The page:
Pension Sharing FAQ – When is a Cash Equivalent Transfer Value the right value to use?
Mar 13, 2013
Technically speaking the cash equivalent transfer value (CETV) represents the expected cost of providing the member’s benefits within the scheme.
In divorce settlements, thought needs to be given as to whether the CETV is the most appropriate method of valuing the overall pension benefits. Consideration needs to be given as to whether the CETV accurately reflects the benefits on offer and if certain benefits are not counted within the CETV, what should be done about it.
In the case of money purchase benefits, this is generally straightforward – it is the accumulated contributions made by and on behalf of the member together with investment returns. (There can be exceptions).
But with defined benefits (like final salary), the CETV is a value determined on actuarial principles, which requires assumptions to be made about the future course of events affecting the scheme and the member’s benefits.
So when negotiating settlements it should be noted that it is not that the CETV has been inaccurately valued but that it may not be the most suitable valuation to use for divorce purposes.
Look at the definition again and note that it states “the expected cost of providing the member’s benefits” The CETV may therefore be valuing the member’s benefits but not the spouse’s. (Spouse’s pensions can often be very valuable). Trustees will also provide a CETV based on the normal retirement date of the scheme, even where it is likely that the member will retire early.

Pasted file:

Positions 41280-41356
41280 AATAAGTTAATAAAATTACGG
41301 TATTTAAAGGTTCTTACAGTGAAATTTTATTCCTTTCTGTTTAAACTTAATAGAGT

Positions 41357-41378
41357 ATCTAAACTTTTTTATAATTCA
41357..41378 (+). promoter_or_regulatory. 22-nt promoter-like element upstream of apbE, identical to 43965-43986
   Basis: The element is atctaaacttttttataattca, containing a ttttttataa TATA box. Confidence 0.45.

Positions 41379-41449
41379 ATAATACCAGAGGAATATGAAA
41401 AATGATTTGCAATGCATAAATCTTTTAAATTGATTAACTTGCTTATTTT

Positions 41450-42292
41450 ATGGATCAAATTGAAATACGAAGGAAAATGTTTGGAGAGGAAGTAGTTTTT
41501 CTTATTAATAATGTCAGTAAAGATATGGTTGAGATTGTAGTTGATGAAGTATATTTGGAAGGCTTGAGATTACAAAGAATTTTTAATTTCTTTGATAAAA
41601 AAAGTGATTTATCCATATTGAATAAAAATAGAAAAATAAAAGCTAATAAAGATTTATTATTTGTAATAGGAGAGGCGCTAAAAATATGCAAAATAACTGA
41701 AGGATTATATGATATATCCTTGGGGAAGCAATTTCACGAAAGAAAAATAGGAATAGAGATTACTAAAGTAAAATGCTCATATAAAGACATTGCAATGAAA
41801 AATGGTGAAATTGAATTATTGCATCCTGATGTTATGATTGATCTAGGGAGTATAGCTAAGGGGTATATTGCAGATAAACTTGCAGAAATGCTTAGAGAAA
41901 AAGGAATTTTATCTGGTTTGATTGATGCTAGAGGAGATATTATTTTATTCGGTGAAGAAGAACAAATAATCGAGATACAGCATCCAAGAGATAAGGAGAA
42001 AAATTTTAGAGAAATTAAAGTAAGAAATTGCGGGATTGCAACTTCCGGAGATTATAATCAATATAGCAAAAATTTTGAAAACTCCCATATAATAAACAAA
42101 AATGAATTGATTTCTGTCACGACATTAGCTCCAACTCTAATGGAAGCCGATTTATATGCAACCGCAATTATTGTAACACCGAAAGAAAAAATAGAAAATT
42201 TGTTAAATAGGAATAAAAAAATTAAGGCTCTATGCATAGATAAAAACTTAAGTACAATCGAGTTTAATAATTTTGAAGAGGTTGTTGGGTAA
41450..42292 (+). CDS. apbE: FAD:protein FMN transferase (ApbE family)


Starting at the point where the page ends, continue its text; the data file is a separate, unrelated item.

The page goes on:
Of course, agreeing on a higher valuation does not mean that there are extra funds available as the CETV is the only value the scheme will place on the pension. However, when completing a pension sharing order it is possible to take a higher pension share (based on the higher valuation agreed) to compensate.
So what does this all cost and surely every actuary/pension expert would take all this in to account? Firstly, for no more than a few hundred pounds a second opinion valuation can be obtained. Secondly, unfortunately not and many reports I see only work of CETVs thus potentially undervaluing the pension assets at the most crucial stage!
My approach is to work hand in hand with an actuary to ensure that you get the best result. It should be noted that on several occasions we have managed to increase the valuation considerably (doubled it one case) resulting in a significant pension sharing increase for our client.
So before proceeding any further why not allow me to review the pension CETVs (for free) and see if we can improve the settlement today.